Now Where Did I Leave That Septic Tank?

It was that time again. Another two years had come and gone. This spring not only meant the greening of the trees and the blooming of the flowers. It also reminded me that it was time to empty the septic tank.

As I've done every other time over the past decade and a half, I called my septic-tank cleaning man. The funny little phrases on the side of his truck always made me chuckle in the knowledge that they made what he did for a living a little more bearable. To my dismay, I found that my septic-tank cleaner had cleaned out his last tank more than six months ago.

I called the next septic-tank cleaner listed in the phone book. The secretary told me that there would be no problem, and they could send the truck over first thing in the morning. All I had to do was stake the septic-tank's location, and the engineer (engineer?) would take care of the rest.

"Stake off where my septic tank is?"

My question to the secretary created a few minutes of silence. "Yes, all you have to do is place a stake over the area of your yard where the septic tank sits."

Not wanting to sound like a total moron, I simply agreed and hung up the phone.

That afternoon, I set out to find my septic tank. Being the intelligent individual I always believed myself to be, I found the pipe leading out of my cellar to where the tank should be. After looking up the codes, I knew that it had to be approximately 10 feet from where the pipe left the foundation.

With measuring tape in hand, I told my wife that finding the septic tank shouldn't take more than a few minutes.

Measuring the distance from the foundation, I proceeded to dig my first hole. I was convinced I'd found the right spot. I even laughed at myself, thinking how panicked I'd felt when I learned that I had to find my own tank.

Two and a half hours later, I finished digging my 25th hole. A gopher should hope to dig as many holes as I did that afternoon. The holes ranged in depth from 4 feet to halfway to China. I ended up digging a trench around the corner of my house, hoping to at least find the pipe that led to the now obviously invisible tank.

I couldn't even find the pipe. Did my septic tank exist? And if it did, was it 10 or 12 feet down in the earth? A couple of times I thought I'd found the tank. As I was lying face down in the dirt with my head stuck in one of my many holes, I could hear my shovel hit something hard. "Yes!" I screamed, thinking that my task was finally complete.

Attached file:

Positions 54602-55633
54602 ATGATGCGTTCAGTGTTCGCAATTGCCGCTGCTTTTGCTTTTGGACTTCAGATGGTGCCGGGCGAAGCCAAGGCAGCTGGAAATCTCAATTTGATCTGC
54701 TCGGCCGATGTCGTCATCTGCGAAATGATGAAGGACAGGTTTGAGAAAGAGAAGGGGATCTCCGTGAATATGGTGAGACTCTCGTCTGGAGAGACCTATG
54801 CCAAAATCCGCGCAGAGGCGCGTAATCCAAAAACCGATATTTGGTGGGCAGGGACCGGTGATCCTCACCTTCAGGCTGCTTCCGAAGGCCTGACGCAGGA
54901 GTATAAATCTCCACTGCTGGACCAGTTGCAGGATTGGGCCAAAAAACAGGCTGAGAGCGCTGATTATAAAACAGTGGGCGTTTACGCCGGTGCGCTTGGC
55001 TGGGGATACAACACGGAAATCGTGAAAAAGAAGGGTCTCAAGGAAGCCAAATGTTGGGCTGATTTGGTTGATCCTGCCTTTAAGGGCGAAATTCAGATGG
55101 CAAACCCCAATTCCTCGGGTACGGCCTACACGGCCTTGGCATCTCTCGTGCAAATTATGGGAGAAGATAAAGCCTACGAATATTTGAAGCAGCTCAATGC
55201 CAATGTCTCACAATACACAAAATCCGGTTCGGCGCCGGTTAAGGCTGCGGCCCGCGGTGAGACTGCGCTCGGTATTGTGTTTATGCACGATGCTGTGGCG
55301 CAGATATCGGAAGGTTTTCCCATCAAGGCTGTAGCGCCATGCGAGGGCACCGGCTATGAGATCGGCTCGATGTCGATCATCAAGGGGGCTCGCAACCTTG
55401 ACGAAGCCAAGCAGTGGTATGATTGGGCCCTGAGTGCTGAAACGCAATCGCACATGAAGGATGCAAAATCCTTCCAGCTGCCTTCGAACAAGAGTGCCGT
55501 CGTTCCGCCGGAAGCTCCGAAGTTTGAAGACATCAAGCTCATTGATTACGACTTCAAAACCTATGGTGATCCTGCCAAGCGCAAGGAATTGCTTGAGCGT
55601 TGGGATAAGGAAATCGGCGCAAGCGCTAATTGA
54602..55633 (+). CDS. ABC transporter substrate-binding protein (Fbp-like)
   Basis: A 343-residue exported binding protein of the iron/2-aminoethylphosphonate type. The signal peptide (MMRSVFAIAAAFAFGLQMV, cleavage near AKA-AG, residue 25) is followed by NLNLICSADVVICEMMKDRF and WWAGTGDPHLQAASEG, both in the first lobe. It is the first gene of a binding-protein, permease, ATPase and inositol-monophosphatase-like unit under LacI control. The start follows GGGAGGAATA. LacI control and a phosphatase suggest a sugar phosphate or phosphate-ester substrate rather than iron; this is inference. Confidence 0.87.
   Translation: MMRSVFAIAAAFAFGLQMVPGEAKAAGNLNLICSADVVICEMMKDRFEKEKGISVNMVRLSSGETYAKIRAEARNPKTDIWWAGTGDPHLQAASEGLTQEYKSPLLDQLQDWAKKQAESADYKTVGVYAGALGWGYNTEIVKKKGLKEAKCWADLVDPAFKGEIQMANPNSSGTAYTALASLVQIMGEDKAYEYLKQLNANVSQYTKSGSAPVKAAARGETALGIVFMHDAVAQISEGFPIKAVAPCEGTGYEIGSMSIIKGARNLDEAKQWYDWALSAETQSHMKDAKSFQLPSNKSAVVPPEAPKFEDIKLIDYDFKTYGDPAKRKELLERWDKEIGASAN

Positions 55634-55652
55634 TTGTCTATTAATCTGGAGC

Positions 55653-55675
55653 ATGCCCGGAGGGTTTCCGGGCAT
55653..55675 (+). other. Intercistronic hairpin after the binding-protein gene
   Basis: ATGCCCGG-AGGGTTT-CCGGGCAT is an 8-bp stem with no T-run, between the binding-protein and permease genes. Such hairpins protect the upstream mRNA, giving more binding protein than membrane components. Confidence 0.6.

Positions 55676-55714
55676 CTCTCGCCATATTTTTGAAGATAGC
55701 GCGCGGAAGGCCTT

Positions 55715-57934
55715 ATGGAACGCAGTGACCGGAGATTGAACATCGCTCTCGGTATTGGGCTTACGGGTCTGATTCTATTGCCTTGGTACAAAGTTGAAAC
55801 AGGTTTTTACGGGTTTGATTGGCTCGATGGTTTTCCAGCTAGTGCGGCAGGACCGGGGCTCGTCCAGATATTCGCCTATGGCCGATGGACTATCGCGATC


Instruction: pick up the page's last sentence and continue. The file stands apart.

I began to dig furiously, only to find that I had severed another root that led to my soon-to-be-dying blue spruce.

My wife screamed from the top of the porch to see if I was still alive. From her angle, it looked as if I'd fallen head first into one of my many holes. Sweat poured over my glasses as I tried to scrape out the dirt, which I prayed covered the lost tank.

AFTER my third hour of digging, I decided to surrender and call the man who had originally built my house. Maybe he could remember where the tank was. The conversation I had with him must have sounded stranger than the digging itself. He couldn't understand how, after living in the house for more than 12 years, I had no idea where the tank was.

It was obvious that he had to view the damage I had done to my yard. He agreed to come over to help me find the missing septic tank. Because he was an old down-easter, he wasn't known to do a lot of smiling. But after viewing my work, he destroyed that reputation forever.

"You had the right idea," he chuckled, trying not to embarrass me too much, "but you went in the wrong direction."

He then took a long pole that he had brought with him and proceeded to push it into the ground in a direction opposite from the holes I had dug. Within minutes he'd found the tank, and thanked me for making his weekend.

I can't say for certain, but I thought I heard him roar with laughter as he was backing his truck out of my driveway.

It's been a few weeks since the search for my septic tank occurred. But now that I have a map in my desk drawer designating its location, I know such events will never occur again.

Or did I place the map in one of the kitchen drawers?

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